Grade: A -
Eisen is now a veteran of this kind of broadcast. All the previous blunders—and there were plenty in the early days of the NFL Network—were corrected Thursday.
Eisen was brilliant at getting the most out of his analysts at just the right time. He let people speak and offered few opinions—other than witty quips in and out of commercials.
The pace was a little more frenetic at this draft, though the total time of the first round was nearly identical to 2009. Eisen made it all appear seamless. He came off as prepared and in control and set a tone for an informative and fun-to-watch broadcast.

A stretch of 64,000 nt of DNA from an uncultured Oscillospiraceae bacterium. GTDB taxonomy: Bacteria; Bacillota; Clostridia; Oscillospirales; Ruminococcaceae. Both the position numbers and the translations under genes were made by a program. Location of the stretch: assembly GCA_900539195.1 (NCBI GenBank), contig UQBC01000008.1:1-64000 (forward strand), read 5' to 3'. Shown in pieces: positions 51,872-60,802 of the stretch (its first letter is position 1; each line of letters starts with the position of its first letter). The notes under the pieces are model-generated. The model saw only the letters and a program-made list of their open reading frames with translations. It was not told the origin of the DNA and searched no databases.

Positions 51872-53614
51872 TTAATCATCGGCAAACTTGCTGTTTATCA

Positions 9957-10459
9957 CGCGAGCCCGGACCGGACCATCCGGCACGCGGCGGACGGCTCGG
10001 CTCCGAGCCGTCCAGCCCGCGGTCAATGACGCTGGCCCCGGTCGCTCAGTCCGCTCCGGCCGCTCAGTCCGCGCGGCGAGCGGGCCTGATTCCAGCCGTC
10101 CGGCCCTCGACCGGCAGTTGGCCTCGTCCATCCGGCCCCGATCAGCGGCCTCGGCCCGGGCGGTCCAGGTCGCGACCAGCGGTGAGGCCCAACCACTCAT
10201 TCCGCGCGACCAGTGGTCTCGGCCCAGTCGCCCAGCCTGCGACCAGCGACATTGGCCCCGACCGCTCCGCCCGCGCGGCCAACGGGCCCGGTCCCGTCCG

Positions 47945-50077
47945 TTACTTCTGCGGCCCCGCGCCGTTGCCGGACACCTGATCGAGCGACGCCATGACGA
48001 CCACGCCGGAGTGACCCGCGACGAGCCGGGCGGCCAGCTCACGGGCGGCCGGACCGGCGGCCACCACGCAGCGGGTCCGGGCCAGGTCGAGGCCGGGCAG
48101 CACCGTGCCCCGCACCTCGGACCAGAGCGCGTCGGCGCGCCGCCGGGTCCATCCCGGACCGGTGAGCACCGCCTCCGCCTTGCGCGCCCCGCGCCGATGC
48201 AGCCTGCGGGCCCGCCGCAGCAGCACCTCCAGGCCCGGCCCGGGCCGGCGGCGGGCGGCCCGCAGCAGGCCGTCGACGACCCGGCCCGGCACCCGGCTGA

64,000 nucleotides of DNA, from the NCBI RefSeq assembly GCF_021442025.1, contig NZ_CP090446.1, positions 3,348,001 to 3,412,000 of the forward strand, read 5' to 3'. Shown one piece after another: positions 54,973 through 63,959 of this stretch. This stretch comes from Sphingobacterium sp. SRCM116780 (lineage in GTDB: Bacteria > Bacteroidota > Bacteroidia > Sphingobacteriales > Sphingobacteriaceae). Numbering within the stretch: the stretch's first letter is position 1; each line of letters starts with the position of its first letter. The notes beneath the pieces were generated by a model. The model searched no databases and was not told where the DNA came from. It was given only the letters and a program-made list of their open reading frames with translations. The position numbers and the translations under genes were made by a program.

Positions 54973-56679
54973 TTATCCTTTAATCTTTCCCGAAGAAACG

Never before has Berman dropped the ball so thoroughly and embarrassingly—and there have been plenty of drops through the years.
This is usually Berman's dojo, but he appeared cranky and out of practice. He did not seem prepared, his eyes were puffy and bloated like he was on the chronic.
He consistently didn't know where to go or what to do, who to let talk or when to send it to Erin Andrews or Adam Schefter or Roger Goodell.
He appeared to not want Jon Gruden, Steve Young, or Tom Jackson on the stage. He acted like a fifth expert instead of the air traffic controller. He talked over experts to chime in with his own opinions.
The result was a plane crash of a broadcast. Now, admittedly, a wreck can be a guilty pleasure to watch as well. This wasn't. It was awkward, full of anger and tension, and bad television.